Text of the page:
Legal Tech's Predictions for the CCPA in 2020 [Legaltech news]
- December 31, 2019
- by Zach Warren
Tomorrow, the California Consumer Privacy Act (CCPA) is officially enacted, with full compliance expected by July 1. If you have California customers, are you ready? Maybe, maybe not, but either way it’s clear that it’s going to have an effect on your how organizations hold its data.
When I solicited opinions for privacy predictions in 2020, it’s little surprise that a large number of them had to do with the CCPA’s impact on the law. So, with CCPA Day less than 24 hours away, I decided to put all of those predictions in one place. Here’s what attorneys and technologists alike see for the CCPA this upcoming year, which could be one of the more turbulent for privacy in the U.S. in a while.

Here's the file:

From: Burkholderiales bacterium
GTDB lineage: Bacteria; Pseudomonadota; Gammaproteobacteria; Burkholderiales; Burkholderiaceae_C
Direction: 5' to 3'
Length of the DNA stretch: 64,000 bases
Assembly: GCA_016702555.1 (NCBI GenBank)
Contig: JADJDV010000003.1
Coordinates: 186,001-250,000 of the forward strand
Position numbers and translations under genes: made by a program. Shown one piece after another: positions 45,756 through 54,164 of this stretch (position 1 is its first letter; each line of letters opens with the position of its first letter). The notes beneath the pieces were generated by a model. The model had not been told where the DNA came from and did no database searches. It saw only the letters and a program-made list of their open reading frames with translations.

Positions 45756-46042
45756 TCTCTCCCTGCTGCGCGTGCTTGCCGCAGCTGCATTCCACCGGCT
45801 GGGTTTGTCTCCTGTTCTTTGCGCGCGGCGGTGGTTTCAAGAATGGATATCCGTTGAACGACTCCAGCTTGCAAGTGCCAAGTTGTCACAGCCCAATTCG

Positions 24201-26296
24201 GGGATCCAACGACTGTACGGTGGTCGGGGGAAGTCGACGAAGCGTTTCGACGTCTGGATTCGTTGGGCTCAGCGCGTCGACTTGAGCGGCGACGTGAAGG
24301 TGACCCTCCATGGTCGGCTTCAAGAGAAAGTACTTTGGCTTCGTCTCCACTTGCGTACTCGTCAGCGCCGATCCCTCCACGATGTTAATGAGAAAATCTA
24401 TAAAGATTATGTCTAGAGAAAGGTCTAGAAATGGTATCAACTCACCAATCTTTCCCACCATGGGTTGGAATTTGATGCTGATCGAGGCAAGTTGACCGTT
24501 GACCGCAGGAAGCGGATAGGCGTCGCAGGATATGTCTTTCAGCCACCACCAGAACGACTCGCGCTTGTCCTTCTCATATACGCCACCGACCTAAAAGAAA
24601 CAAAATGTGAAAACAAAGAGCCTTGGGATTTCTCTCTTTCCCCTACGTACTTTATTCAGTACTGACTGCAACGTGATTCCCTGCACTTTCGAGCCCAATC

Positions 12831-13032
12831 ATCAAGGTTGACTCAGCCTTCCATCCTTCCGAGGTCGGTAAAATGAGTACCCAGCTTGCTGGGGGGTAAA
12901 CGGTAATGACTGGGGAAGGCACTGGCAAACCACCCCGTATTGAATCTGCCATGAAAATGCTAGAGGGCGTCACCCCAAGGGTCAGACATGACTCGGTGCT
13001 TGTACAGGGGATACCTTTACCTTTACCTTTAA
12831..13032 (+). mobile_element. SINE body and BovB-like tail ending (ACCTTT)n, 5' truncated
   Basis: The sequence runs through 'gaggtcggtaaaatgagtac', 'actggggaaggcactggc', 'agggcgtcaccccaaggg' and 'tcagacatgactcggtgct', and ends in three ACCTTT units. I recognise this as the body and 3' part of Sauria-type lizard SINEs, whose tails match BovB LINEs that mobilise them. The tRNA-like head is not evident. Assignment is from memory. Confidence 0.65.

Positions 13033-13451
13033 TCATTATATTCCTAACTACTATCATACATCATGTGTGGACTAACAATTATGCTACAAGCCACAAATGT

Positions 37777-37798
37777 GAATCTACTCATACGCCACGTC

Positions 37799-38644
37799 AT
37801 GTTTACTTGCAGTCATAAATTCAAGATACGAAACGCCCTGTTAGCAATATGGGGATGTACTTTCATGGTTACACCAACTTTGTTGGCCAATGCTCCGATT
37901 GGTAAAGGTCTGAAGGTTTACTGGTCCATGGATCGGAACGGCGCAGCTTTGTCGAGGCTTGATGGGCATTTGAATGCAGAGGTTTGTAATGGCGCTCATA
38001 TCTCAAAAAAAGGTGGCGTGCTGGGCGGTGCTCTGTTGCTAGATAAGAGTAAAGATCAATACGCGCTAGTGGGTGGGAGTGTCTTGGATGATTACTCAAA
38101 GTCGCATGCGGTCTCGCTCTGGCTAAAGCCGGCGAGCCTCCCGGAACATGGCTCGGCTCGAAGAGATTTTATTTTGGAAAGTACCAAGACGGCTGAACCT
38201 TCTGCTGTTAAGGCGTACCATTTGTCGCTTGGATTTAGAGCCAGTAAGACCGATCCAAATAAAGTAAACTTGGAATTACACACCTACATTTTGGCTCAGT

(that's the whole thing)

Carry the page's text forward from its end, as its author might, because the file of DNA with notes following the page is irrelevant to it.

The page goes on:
This is the second in a six-part series of 2020 predictions from Legaltech News. Yesterday, we ran experts’ predictions for e-discovery in 2020. Check back on Thursday for the rest of our predictions for privacy in 2020, Friday for cybersecurity, and next week for artificial intelligence and other innovative technologies. The quotes below are in alphabetical order by name, and some have been edited for length.
David Carns, chief revenue officer, Casepoint: “In the wake of GDPR, 2020 will usher in a new and complicated world of data privacy. The California Consumer Privacy Act (CCPA), which goes into effect in January, will have a major impact in the U.S., and organizations will have to be ready to respond to additional privacy legislation and regulations in other states and possibly at the federal level. Organizations that regularly litigate in other countries and deal with data sources from multiple jurisdictions will need to pay close attention to ensure compliance and avoid hefty penalties. Flexible, proactive and efficient data management technologies will become absolutely essential. Because 2020 is an election year, the chances are next to zero that we’ll see national cybersecurity or privacy regulation in 2020, but just wait for 2021.”
Read the full article on Law.com.